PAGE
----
I choose to believe in a better Malaysia. I choose to hope.

By Iswari Nallisamy

Iswari is studying Plant Science in Cornell University. She is a spiritual daydreamer who has a soft spot for animals, especially puppies.

When I was 5, I told my parents that I wanted to go to a Chinese kindergarten. They listened to me. I spent 2 years of my childhood learning in a Chinese Methodist kindergarten. I will not forget those days of playing along the church aisles and singing ‘Twinkle twinkle little star’ on the altar. That was the time when I spoke fluent Mandarin and almost no Malay.

Then, I turned 7. I told my parents I wanted to go to a national school instead of a vernacular Tamil school. Again, they chose to listen to my young mind. Those 6 years taught me a lot about life. I met people who refused to be around me or let me touch their belongings just because I touch puppies, and that is wrong in their culture. I met people who told me I’m stupid for praying to pictures and statues. This would make more sense if you visit the rural and conservative small town I am from. At the same time, I also met people who drank from the same cup as I did and happily enjoyed my home cooked Indian food for lunch. My school had absolutely no Chinese and very few Indians. This was when I forgot all the Mandarin I knew and spoke Malay with an incredible Malaccan accent. I even spoke in Malay with my siblings and cousins! We used to get stares from the other Indians, but none of it mattered. Those 6 years were hard. I learned to hold onto the good things and say good riddance to the bad. I thrived, matured, and moved on.

High school was my transition from a very Malay-driven life back to my own roots. I started falling in love with Tamil and learned it with determination. My friends from the kindergarten were in the same school and our friendships rekindled. After 9 years of schooling, I finally found a balance of culture in my life. Those 5 years were filled with beautiful friendships and meaningful conversations. I proudly read ‘Berita Harian’ daily. I was very delighted with my country. It was like the honeymoon stage in a relationship. Everything was perfect and I couldn’t help beaming when I looked at how amazing Malaysia was.

I was 18 years old when I was offered a full, corporate scholarship to study abroad. Here I am, beginning my third year of college in a freezing corner of upstate New York. These 3 years abroad have been eye opening, to say the least. When my feet touched the magnificent energy of New York, the perfect relationship I had with Malaysia wilted away. As I turned to online newspapers to be up-to-date with the happenings back home, I realized that I had lived with a false image of Malaysia in my mind. There was such a strong sense of betrayal in my heart as I read about the racist comments and actions portrayed publicly by certain people. Some leaders that I really looked up to crushed all the hopes I had for them. It hurt me to see my religion being insulted again and again. I believed that Malaysia betrayed me and started pulling away from all the good memories we’ve had in the past.

When you lose your trust in someone, whatever that they do will seem wrong to you. That was the case for my relationship with this country. I forgot to look at the good things and dwelled on all the imperfections. I built a strong wall around me and refused to let the memories of Malaysia in. But as all other true loves last, mine did. No matter how hard I tried, I couldn’t throw such a big part of my heart out and shut the door. Good memories of home crept in during the coldest hours of winter when I snuggled under my comforter and tried to beat the cold. There were days when I would involuntarily listen to ‘Kau Ilhamku’ and sadly think of all the people I was missing.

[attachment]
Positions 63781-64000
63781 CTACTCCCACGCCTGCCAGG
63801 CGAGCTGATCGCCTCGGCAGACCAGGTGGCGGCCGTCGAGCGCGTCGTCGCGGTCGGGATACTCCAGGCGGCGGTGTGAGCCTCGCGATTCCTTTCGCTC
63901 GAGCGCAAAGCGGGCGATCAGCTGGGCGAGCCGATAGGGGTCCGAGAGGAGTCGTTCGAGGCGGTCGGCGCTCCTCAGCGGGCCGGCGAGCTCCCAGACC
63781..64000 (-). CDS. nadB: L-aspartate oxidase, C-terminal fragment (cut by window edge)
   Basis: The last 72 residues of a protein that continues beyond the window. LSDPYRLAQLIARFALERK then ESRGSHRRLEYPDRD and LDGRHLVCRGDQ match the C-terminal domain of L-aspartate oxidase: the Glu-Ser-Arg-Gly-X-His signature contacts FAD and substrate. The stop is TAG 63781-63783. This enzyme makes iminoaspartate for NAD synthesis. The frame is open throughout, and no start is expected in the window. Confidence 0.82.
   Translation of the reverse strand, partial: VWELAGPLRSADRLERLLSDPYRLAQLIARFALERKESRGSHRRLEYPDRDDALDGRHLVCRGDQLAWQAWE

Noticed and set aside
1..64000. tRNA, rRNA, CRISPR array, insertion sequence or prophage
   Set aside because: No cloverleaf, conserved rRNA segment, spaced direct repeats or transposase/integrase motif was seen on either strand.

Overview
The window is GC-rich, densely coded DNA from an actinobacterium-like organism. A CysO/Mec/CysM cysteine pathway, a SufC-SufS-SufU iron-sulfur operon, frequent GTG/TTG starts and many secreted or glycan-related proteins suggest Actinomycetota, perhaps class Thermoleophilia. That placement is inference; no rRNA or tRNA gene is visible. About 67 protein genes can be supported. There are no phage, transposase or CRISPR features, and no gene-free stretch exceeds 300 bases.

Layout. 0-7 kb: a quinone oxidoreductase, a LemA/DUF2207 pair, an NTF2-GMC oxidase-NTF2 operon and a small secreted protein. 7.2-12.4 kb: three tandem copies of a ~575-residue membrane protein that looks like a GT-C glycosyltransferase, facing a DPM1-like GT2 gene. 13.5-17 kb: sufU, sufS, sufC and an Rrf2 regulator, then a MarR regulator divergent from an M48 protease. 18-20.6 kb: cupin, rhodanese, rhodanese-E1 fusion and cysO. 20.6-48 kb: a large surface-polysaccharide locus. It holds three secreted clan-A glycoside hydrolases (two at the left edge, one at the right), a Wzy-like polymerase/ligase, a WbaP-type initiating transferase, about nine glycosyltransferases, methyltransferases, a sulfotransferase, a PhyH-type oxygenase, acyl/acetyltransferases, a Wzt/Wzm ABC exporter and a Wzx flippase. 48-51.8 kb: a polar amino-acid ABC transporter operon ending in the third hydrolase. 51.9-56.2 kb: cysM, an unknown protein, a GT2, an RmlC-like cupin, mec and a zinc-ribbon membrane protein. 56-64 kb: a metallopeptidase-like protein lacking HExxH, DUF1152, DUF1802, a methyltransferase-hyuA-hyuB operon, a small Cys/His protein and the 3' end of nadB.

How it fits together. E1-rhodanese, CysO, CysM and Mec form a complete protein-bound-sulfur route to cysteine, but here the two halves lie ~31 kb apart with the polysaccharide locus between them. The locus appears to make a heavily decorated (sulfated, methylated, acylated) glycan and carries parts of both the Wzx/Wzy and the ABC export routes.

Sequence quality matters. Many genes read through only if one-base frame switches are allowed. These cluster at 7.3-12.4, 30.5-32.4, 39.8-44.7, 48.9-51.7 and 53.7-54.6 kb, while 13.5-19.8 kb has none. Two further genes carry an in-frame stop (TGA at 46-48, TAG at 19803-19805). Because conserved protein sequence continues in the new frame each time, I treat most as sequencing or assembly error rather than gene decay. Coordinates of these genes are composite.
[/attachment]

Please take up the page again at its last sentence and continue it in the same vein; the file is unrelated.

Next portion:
Yes, involuntary. That’s what love is. You never know when you start falling for someone or how to stop loving. There’s neither a beginning nor an ending when it comes to love. For me, Malaysia is love. It is not perfect, but neither am I. Nor are you. Amongst all these flaws, we can still find it in our hearts the will to love. We can look past the betrayals and forgive. I choose to believe in a better Malaysia. I choose to hope.

My flawed, beautiful Malaysia, home is whenever I’m with you. I will return for good in a few years and we will together carve a better future. I know we will.

Pic credits: Sun in My Hands by khattaway

2 responses to “I choose to believe in a better Malaysia. I choose to hope.

  1. good read. that patriotism, i believe, speaks for a lot of us here abroad longing to come home, to make home a better place to come home to.

  2. Yes, as we grow older we start to be more aware of the flaws people and places have. I went through a phase of being so critical of everything taking place in Malaysia, this was BEFORE I went abroad. When I actually WENT abroad, this was when I realised the West also has its flaws and that home wasn’t so bad after all. Truth is, no country is perfect. Even USA or the UK has some very serious social problems that need to be addressed and therefore we as Malaysians should not just complain but do what we can to contribute to our society and change some of the negative mindsets of those back home.

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